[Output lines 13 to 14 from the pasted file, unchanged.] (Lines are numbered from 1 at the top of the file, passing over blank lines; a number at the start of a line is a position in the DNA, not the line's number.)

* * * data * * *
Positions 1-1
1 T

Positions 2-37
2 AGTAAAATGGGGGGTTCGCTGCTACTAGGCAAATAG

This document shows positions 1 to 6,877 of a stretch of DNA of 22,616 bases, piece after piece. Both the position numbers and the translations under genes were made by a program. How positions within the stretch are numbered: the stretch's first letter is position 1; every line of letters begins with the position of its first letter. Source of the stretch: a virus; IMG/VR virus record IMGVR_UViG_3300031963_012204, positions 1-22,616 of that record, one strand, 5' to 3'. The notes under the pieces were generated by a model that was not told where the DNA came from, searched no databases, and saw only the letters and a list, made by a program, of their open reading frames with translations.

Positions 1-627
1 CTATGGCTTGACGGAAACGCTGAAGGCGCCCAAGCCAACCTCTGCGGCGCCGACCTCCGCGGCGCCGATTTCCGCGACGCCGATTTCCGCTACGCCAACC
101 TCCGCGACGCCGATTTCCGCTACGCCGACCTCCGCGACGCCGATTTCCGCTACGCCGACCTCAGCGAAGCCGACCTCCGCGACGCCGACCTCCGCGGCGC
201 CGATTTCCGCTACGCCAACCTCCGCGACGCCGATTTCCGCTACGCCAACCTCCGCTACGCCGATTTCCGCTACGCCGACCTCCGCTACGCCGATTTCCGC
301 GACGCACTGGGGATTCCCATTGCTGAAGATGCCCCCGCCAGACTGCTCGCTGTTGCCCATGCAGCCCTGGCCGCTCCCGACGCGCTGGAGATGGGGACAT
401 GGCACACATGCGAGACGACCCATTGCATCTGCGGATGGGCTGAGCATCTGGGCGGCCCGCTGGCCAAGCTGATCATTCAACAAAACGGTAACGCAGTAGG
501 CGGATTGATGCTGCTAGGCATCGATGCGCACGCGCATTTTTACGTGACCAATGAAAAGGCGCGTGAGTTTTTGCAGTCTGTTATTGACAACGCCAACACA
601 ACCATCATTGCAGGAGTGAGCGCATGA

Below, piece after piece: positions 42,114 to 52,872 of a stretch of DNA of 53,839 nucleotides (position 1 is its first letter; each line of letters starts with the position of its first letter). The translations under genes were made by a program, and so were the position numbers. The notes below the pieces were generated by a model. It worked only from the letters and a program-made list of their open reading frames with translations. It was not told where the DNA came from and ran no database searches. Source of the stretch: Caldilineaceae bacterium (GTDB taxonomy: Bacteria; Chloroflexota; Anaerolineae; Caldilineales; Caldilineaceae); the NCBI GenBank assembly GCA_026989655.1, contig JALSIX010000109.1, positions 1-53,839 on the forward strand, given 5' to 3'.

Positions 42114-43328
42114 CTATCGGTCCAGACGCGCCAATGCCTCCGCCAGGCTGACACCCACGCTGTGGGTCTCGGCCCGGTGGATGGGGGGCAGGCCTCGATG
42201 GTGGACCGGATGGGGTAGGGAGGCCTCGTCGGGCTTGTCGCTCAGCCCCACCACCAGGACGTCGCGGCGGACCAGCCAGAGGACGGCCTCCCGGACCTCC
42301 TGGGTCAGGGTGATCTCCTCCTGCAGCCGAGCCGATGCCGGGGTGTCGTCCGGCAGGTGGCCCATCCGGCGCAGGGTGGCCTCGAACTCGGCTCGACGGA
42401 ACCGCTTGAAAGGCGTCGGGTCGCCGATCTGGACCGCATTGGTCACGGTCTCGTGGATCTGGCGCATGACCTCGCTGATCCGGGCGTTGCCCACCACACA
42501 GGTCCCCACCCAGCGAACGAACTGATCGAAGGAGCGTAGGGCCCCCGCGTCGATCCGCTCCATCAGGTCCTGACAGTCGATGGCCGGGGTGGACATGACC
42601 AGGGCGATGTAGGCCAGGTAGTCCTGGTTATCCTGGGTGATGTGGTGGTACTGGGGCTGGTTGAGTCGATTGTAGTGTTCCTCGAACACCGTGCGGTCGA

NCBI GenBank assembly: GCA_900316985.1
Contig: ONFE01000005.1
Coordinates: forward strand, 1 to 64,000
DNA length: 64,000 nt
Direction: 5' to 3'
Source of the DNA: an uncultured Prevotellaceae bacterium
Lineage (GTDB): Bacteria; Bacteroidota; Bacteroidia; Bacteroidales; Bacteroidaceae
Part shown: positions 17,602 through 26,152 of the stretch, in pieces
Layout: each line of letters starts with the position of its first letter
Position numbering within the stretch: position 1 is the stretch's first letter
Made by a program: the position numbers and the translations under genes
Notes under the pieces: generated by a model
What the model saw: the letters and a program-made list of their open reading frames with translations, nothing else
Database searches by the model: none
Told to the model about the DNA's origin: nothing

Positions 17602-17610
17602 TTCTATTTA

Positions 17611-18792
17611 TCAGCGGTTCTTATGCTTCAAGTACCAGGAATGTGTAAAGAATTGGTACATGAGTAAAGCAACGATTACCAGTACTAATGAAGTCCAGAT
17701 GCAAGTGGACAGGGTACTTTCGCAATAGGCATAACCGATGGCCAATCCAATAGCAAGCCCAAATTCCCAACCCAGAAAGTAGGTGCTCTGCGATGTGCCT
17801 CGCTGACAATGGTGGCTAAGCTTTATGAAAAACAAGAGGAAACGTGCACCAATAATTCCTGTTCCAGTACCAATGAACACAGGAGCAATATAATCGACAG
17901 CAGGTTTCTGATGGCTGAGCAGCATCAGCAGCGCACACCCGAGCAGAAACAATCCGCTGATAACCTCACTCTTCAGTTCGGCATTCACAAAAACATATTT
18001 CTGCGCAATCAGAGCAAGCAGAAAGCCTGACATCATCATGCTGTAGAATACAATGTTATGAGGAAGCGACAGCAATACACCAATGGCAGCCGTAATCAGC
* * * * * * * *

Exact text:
601 ACCATCATTGCAGGAGTGAGCGCATGA

Below, piece after piece: positions 42,114 to 52,872 of a stretch of DNA of 53,839 nucleotides (position 1 is its first letter; each line of letters starts with the position of its first letter). The translations under genes were made by a program, and so were the position numbers. The notes below the pieces were generated by a model. It worked only from the letters and a program-made list of their open reading frames with translations. It was not told where the DNA came from and ran no database searches. Source of the stretch: Caldilineaceae bacterium (GTDB taxonomy: Bacteria; Chloroflexota; Anaerolineae; Caldilineales; Caldilineaceae); the NCBI GenBank assembly GCA_026989655.1, contig JALSIX010000109.1, positions 1-53,839 on the forward strand, given 5' to 3'.